# Double multiplication giving rounded results

``````double a = 2451550;
double b = .407864;
double c= a*b;
cout<<c;
``````

I was expecting the results to be "999898.9892" but getting "999899". I need the actual unrounded result.Please suggest.

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would assume that it some sort of rounded tit up – thecoshman Nov 8 '10 at 10:54
– DumbCoder Nov 8 '10 at 11:08

## 3 Answers

By default, iostreams output 6 digits of precision. If you want more, you have to ask for it:

``````std::cout.precision(15);
``````
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Thanks, but the actual problem is, i want to use "c" result for other computation and not just for display. – Vikas Nov 8 '10 at 11:01
@Vikas: read the answer again - you are already getting the precision that you need - you're just getting confused because of the way that you are displaying the value. – Paul R Nov 8 '10 at 11:03
You will get 52 bits of precision but it won't be "exact" due to how floating point arithmetic works. – CashCow Nov 8 '10 at 12:24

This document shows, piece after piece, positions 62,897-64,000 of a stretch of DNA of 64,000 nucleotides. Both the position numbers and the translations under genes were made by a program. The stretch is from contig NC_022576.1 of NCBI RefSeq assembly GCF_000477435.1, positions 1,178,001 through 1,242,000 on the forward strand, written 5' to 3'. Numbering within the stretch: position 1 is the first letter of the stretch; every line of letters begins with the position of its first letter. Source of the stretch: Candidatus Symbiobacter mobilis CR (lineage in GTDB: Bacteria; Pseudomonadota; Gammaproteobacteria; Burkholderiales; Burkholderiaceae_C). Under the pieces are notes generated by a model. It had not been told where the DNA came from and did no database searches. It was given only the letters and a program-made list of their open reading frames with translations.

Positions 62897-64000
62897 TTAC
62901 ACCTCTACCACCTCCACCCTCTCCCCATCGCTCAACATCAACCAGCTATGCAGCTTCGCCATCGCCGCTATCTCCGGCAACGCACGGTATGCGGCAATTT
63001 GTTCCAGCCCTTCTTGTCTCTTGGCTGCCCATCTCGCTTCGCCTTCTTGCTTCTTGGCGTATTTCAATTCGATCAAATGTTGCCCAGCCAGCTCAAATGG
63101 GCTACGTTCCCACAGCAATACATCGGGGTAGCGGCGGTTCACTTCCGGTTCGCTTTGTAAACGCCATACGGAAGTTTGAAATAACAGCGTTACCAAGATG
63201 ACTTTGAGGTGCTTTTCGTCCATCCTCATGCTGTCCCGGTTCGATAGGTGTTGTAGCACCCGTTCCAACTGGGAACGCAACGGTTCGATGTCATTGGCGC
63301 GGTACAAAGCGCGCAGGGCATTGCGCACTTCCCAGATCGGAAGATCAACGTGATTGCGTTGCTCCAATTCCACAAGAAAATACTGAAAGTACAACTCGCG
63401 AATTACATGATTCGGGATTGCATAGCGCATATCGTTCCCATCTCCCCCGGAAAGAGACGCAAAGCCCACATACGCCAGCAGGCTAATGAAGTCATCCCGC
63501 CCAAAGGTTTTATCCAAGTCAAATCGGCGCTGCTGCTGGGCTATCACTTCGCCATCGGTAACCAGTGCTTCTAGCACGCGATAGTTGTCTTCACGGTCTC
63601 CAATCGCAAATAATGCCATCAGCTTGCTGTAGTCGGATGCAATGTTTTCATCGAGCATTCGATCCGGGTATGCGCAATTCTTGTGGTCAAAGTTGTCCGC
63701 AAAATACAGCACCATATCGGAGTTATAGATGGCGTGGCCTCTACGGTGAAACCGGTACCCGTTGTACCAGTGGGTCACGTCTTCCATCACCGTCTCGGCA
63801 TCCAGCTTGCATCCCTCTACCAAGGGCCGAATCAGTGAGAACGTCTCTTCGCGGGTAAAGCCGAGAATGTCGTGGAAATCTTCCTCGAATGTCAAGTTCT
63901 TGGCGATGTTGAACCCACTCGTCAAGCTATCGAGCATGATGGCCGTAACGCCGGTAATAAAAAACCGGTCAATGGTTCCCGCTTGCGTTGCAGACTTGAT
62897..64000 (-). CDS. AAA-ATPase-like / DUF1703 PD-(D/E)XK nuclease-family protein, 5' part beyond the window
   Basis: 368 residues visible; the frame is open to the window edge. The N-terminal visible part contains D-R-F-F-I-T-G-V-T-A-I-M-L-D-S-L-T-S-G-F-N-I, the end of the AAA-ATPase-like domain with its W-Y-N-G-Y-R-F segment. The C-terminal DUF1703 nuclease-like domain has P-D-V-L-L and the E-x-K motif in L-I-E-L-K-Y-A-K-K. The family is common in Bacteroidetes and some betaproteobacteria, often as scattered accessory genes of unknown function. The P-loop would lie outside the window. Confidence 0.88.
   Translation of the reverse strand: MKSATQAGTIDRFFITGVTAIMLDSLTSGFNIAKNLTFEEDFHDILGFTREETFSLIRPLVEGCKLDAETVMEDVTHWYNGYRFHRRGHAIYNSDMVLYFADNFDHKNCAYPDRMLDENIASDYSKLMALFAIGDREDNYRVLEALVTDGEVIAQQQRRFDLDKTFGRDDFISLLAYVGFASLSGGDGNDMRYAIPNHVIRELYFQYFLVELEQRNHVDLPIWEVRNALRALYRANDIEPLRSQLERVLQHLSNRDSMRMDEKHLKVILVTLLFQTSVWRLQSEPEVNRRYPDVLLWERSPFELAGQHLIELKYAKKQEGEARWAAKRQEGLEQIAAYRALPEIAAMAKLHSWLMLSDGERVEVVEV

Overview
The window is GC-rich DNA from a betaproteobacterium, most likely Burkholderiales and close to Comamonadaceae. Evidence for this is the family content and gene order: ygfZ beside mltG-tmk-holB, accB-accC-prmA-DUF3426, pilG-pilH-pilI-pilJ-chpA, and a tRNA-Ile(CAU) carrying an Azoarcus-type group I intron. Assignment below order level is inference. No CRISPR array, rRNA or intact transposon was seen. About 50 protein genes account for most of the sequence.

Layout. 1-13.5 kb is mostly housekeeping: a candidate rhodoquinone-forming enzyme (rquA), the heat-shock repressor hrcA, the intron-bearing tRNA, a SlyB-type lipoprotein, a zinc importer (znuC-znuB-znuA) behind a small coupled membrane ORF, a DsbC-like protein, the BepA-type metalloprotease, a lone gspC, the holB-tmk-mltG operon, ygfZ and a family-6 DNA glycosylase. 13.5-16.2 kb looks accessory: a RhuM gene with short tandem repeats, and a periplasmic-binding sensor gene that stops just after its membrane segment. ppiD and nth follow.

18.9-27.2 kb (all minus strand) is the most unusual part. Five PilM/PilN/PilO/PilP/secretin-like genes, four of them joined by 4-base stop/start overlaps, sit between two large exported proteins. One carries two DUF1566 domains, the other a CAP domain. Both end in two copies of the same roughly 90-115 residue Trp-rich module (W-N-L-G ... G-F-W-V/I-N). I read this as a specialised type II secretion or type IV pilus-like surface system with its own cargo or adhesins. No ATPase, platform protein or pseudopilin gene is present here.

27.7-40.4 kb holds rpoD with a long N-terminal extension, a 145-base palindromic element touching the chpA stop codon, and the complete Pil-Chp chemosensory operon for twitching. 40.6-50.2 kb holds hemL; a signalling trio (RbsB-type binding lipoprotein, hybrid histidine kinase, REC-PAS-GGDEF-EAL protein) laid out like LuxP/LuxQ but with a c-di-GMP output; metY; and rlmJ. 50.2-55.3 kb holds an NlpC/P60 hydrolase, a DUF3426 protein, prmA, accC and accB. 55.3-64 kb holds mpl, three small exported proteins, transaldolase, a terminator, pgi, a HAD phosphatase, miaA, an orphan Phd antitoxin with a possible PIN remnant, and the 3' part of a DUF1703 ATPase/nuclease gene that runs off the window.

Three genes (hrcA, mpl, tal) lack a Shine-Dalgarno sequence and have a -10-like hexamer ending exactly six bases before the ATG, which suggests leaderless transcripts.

It can also be done using Manipulator setprecision like below.

``````#include <iostream>
#include <iomanip>
using namespace std;
int main()
{
double a = 2451550;
double b = .407864;
double c= a*b;
cout<<setprecision(15)<<c;
}
``````

Also, Usage of manipulator will make the code compact.

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By default the precision of an std::iostream will show how many digits total to display and by default precision is 6. So, since your number has six digits before the decimal place it will not display any after the decimal.

You can change this behavior with the 'fixed' manipulator. 'precision' then changes to mean the number of digits to display after the decimal which is probably what you were expecting.

To always get four digits after the decimal you can do this:

``````cout << setprecision(4) << fixed << c;
``````

However, keep in mind that this will always display four digits after the decimal even if they are zeros. There is no simple way to get 'precision' to mean at most x number of digits after the decimal place with std::iostreams.

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